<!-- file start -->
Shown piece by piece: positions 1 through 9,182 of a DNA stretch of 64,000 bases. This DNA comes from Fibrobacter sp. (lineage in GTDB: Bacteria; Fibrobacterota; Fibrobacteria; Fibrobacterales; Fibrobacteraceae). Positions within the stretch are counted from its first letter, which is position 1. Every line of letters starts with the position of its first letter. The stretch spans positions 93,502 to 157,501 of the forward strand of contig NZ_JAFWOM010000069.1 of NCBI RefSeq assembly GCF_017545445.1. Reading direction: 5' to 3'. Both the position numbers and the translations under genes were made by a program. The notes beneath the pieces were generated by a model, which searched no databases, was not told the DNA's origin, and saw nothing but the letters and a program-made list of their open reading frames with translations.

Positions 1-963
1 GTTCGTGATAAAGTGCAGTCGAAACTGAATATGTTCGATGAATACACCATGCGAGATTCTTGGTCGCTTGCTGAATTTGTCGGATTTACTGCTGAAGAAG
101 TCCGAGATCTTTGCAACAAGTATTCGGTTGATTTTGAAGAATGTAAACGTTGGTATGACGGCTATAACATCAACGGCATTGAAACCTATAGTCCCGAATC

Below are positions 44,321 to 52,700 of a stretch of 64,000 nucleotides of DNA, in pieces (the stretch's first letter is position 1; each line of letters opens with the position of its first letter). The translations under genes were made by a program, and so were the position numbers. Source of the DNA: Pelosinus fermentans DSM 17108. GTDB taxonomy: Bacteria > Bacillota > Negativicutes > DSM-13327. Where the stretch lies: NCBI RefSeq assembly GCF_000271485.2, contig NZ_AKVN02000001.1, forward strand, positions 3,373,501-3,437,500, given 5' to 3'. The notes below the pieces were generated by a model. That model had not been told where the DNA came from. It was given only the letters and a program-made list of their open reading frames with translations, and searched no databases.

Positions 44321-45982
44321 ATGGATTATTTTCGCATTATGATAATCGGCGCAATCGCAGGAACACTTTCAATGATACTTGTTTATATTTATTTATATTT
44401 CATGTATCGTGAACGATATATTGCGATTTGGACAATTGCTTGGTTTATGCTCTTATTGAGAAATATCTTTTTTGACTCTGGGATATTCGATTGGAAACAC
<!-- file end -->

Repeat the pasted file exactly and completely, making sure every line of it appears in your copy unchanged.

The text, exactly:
Shown piece by piece: positions 1 through 9,182 of a DNA stretch of 64,000 bases. This DNA comes from Fibrobacter sp. (lineage in GTDB: Bacteria; Fibrobacterota; Fibrobacteria; Fibrobacterales; Fibrobacteraceae). Positions within the stretch are counted from its first letter, which is position 1. Every line of letters starts with the position of its first letter. The stretch spans positions 93,502 to 157,501 of the forward strand of contig NZ_JAFWOM010000069.1 of NCBI RefSeq assembly GCF_017545445.1. Reading direction: 5' to 3'. Both the position numbers and the translations under genes were made by a program. The notes beneath the pieces were generated by a model, which searched no databases, was not told the DNA's origin, and saw nothing but the letters and a program-made list of their open reading frames with translations.

Positions 1-963
1 GTTCGTGATAAAGTGCAGTCGAAACTGAATATGTTCGATGAATACACCATGCGAGATTCTTGGTCGCTTGCTGAATTTGTCGGATTTACTGCTGAAGAAG
101 TCCGAGATCTTTGCAACAAGTATTCGGTTGATTTTGAAGAATGTAAACGTTGGTATGACGGCTATAACATCAACGGCATTGAAACCTATAGTCCCGAATC

Below are positions 44,321 to 52,700 of a stretch of 64,000 nucleotides of DNA, in pieces (the stretch's first letter is position 1; each line of letters opens with the position of its first letter). The translations under genes were made by a program, and so were the position numbers. Source of the DNA: Pelosinus fermentans DSM 17108. GTDB taxonomy: Bacteria > Bacillota > Negativicutes > DSM-13327. Where the stretch lies: NCBI RefSeq assembly GCF_000271485.2, contig NZ_AKVN02000001.1, forward strand, positions 3,373,501-3,437,500, given 5' to 3'. The notes below the pieces were generated by a model. That model had not been told where the DNA came from. It was given only the letters and a program-made list of their open reading frames with translations, and searched no databases.

Positions 44321-45982
44321 ATGGATTATTTTCGCATTATGATAATCGGCGCAATCGCAGGAACACTTTCAATGATACTTGTTTATATTTATTTATATTT
44401 CATGTATCGTGAACGATATATTGCGATTTGGACAATTGCTTGGTTTATGCTCTTATTGAGAAATATCTTTTTTGACTCTGGGATATTCGATTGGAAACAC